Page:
Cisco believes that building an accurate business case for UC is increasingly complex. Capital costs and licensing are just the tip of the iceberg. What you spend on getting and keeping the solution running — the internal staff, training, third-party vendors and annual maintenance — matters quite a bit. Without a full understanding of all the factors involved in the real cost of ownership, selecting the right vendor and architecture for your organization may be an incredibly daunting task.

In a blog about the research behind today’s session, Nemertes’ Robin Gareiss calls Lync an “expensive operational proposition.” We think it’s important to note that Lync licenses are often Read More »

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Telework as we know it

As I sit in my home office, surrounded by amazing technology, I’m struck by how different telework is today from just a few years ago.

A few years ago it started with a second phone line and the company VPN.  Today my laptop is plugged into a workstation connected to a Cisco router, as is my Cisco IP phone.  When someone calls my work phone it rings in multiple places at once.  And my computer monitor is huge, which makes my high-definition videoconferences all the more interesting. I can even access the corporate network with my iPad, at home or on the go.  For me, it’s all seamless.  Everything I do is connected, and easier, thanks to Cisco. Read More »

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Cisco and Singlewire Bring New Paging Capabilities to Cisco Unified Communications Manager

February 21, 2013 at 9:02 am PST

Cisco is pleased to announce that with the release of Cisco Unified Communications Manager (CUCM) 9.1, we will include new paging functionality with all new CUCM orders.  This paging functionality will be provided by one of our long-standing development partners, Singlewire Software (formerly Berbee) and will help enhance the paging/notification capabilities available within CUCM.  We have received a number of requests for basic paging functionality and this offering allows our partner/customer base to meet customer paging requirements in an easy to deploy way.  Details are outlined in Singlewire’s press release, which can be found here.

Singlewire has enjoyed a successful partnership with Cisco in the past and has more than 4,000 CUCM customers running InformaCast today in 50 countries.  We believe this tightly integrated model greatly strengthens Cisco’s Enterprise and Mid Market Unified Communications offerings. This complete bundled offering allows Cisco partners to close deals in verticals where Advanced Notification is required: for example, industries such as education, manufacturing, hospitality, or transit.  Partners can leverage these new paging and notification features to change the sales conversation, using the most comprehensive notification solution to meet customer needs with a single vendor/product solution for voice and emergency notification.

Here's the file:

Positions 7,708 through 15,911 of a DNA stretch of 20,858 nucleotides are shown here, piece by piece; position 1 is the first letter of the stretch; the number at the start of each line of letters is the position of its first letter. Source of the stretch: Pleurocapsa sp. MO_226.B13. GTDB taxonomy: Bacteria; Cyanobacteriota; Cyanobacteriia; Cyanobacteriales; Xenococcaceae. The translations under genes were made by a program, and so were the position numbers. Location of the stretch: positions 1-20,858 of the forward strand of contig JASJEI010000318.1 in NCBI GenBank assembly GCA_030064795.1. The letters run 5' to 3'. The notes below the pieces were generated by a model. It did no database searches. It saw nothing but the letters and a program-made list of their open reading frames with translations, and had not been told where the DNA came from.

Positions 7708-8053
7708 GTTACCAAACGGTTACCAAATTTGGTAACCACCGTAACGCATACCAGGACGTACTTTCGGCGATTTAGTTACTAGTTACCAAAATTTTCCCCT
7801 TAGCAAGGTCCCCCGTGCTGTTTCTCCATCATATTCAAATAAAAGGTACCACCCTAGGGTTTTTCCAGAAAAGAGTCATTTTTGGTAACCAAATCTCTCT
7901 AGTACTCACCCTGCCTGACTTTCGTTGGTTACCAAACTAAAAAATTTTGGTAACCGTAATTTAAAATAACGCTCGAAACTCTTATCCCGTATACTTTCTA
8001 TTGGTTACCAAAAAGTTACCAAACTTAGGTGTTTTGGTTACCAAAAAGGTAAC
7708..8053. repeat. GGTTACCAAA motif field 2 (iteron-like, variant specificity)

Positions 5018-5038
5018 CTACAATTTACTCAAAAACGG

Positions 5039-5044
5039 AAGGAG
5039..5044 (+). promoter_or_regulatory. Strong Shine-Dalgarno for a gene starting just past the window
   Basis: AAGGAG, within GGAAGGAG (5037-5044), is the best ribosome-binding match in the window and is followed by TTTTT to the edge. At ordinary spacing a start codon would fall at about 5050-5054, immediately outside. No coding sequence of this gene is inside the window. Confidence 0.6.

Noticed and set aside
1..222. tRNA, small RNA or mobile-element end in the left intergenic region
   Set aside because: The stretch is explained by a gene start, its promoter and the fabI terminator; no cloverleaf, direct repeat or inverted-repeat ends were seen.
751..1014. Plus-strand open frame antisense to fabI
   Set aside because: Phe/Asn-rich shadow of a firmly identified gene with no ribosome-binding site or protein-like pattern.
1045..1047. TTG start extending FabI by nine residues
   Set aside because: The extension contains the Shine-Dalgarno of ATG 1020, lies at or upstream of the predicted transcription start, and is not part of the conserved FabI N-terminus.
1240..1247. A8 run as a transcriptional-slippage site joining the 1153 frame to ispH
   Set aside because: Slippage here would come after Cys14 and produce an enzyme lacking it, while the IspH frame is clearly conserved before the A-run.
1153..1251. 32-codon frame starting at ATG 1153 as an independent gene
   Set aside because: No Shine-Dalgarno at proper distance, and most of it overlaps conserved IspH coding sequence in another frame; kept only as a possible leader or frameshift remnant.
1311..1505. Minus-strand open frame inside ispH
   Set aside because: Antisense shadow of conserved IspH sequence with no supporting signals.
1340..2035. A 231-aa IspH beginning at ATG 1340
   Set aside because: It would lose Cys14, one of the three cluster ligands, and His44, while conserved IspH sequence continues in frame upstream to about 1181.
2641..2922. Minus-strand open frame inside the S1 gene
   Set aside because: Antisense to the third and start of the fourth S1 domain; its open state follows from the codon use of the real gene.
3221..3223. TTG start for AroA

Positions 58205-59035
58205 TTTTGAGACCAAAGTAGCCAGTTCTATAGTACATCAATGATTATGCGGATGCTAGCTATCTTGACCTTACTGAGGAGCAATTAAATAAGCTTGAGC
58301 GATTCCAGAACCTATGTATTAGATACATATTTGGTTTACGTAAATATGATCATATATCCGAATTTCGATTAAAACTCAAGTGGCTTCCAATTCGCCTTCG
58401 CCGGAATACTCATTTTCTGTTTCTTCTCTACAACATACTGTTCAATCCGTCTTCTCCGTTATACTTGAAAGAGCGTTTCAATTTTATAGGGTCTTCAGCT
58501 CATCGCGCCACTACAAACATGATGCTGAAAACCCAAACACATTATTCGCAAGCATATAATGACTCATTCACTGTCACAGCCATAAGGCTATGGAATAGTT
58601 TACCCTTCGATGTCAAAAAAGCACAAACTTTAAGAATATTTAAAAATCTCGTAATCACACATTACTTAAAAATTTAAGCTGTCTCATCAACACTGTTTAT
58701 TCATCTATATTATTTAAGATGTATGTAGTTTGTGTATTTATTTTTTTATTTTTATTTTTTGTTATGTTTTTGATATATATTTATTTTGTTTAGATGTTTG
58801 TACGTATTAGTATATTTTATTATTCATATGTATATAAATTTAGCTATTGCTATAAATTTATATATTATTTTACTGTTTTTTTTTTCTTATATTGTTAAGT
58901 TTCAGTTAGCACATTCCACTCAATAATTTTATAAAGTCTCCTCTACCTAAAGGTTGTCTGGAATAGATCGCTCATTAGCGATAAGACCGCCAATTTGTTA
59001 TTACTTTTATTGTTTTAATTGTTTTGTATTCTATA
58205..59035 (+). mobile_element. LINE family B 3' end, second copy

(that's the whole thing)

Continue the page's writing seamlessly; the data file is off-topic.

The advanced features provide great sales conversation starters to set your Cisco UC system apart from your competitors. Included with this are features like:

  • Pre-recorded/scheduled broadcasts, such as school bells or shift changes
  • Notification to Jabber IM users
  • Triggered notifications- M2M input/output (This includes notifications and alerts for panic buttons, door locks, and lights to name a few.)
  • Integration to existing overhead paging systems and IP Speakers
  • 911/emergency call monitoring, alerting and recording

With this announcement, we are able to offer the basic paging aspects of Singlewire’s well-known InformaCast offering at no cost to our CUCM customers. Read More »

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Enhancing Collaboration with New Integrated Audio Accessories

Today, I am pleased to post a guest blog from Cisco partner, Jabra, authored by Chris Briglin, Vice President of Strategic Alliances at Jabra. 

One of my favorite quotes in the technology business is: ”The next big thing is whatever makes the last big thing usable.” To me this really speaks to the importance of a great user experience in driving the widespread adoption and deployment of technology solutions. While there are lots of business problems out there and many technology-based solutions created to address those needs, solutions that address business needs through a superior user experience are typically the ones that thrive.

As noted in Cisco’s announcement last week, Jabra partnered with Cisco to co-develop audio devices that enhance the collaboration experience on Cisco Jabber for virtual environments. By combining Jabra’s expertise in audio engineering, product design and software integration with Cisco’s leadership in unified communications, we created two audio devices Read More »